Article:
The traditional equipment, ‘Gaanj’, brought from Bihar at IGRMS. The Exhibit of the Month being inaugurated at IGRMS.
Staff Reporter :
People will get the chance to know about the traditional equipment, ‘Gaanj’, used by the fishermen community in Bihar to collect the Lotus seeds, known as Makhana, in the newly-arrived Exhibit of the Month (EoM), inaugurated at Indira Gandhi Rashtriya Manav Sangharalaya (IGRMS) on Wednesday. ‘Gaanj’ will be displayed in the Veethi Sankul open air museum of the museum in the February month, under the popular series of exhibits displayed by the museum. ‘Gaanj’ has been brought by the authority from Sapt Parvati Toll village, situated in the Madhubani district of Bihar.
The exhibit of the month was inaugurated by the Director of the Museum, Dr P K Mishra, who was also joined by huge number of visitors, to see the traditional equipment, made up from basket. “Bihar’s traditional equipment, ‘Gaanj’ is used by the fishermen community, ‘Mallah’ to collect Makhana seeds, locally known as ‘Gurri’. Collection of the aquatic seed, Makhana, is an important economical activity for the fishermen community. Brought from Madhubani, Bihar, the traditional equipment, Gaanj, is made up from bamboo and looks similar to a bamboo basket. It is broader and hollow from the front side. This equipment, after submerging into water, is dragged to collect the seeds from the swampy mud.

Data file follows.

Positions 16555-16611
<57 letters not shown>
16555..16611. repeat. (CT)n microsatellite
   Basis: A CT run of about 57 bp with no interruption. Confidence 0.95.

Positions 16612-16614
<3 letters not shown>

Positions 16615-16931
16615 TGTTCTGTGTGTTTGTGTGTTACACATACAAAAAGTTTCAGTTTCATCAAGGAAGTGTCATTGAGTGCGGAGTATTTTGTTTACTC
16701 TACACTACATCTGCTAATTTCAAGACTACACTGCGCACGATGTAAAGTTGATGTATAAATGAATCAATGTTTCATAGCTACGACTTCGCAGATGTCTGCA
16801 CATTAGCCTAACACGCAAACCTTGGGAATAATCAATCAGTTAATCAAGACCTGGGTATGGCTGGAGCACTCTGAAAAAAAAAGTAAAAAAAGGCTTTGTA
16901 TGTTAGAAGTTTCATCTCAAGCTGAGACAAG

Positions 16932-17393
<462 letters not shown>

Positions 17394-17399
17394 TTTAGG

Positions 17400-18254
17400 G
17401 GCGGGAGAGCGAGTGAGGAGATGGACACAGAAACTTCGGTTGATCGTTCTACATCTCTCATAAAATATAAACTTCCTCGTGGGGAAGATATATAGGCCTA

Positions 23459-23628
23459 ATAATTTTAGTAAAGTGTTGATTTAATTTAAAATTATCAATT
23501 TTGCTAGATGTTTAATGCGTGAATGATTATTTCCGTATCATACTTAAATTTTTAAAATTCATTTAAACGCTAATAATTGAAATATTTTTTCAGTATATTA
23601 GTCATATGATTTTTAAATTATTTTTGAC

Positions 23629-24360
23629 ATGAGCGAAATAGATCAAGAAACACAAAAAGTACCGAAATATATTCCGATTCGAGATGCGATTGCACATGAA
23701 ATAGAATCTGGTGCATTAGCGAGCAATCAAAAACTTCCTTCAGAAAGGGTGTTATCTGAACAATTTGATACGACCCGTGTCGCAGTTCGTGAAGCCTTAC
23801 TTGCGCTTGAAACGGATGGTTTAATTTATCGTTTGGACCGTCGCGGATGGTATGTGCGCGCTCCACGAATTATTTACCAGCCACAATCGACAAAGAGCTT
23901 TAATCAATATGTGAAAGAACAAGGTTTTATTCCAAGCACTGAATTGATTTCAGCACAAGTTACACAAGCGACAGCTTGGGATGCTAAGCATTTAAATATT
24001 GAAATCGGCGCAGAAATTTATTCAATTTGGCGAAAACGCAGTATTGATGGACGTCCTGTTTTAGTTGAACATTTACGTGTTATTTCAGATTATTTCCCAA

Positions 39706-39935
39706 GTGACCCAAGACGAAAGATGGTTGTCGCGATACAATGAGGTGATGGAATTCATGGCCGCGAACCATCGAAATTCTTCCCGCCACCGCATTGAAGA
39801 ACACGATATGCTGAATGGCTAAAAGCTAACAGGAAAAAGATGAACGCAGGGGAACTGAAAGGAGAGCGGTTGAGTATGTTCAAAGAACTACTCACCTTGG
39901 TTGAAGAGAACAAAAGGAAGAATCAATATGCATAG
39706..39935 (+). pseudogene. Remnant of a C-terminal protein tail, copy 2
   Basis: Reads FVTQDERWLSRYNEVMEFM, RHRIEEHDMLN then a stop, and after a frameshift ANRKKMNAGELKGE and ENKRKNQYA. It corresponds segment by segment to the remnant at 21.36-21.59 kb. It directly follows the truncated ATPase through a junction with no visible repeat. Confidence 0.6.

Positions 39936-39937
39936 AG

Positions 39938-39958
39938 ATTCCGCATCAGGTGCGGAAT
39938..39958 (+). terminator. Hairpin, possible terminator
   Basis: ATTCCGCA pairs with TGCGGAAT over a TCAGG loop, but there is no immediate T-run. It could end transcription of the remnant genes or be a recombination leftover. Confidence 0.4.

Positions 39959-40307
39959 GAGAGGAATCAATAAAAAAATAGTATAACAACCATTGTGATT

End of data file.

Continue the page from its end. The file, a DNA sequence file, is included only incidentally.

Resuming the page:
After which, Gurri is obtained after cleaning it from water”, said Srikant Gupta, after the inauguration of the exhibit of February month. Looking similar to a strong and sturdy horn, ‘Gaanj’, made up from bamboo and cane, is hollow cylindrical equipment which is broader at front side. Its narrower back side, closed at the end, is used by the fishermen to hold the equipment and drag it beneath the water to collect the precious seeds, known as ‘Gurri’. ‘Gurri’ commonly known as Makhana, is an aquatic seed, which is used by many people in religious worshipping and other cultural rituals.
Makhana is a prominent material in making sweets, mixture, puddings, and other sweet delicacies. Despite of being tasty, the aquatic seed has a high nutritional value. It is filled with healthy elements like Vitamins, proteins, calcium, minerals, etc. Madhubani is mainly known for the extensive production of Makhane in Bihar. It is mainly used in religious occasions and other festivals. In the popular festival of the region, ‘Kojagara’, family of the bride, prepare various dishes from Makhane, and offer it to the family of groom. 80% of the total Makhane production of the country is done only in Bihar, the rest of the production is done in other states like Manipur, Assam, West Bengal, Odisha, etc.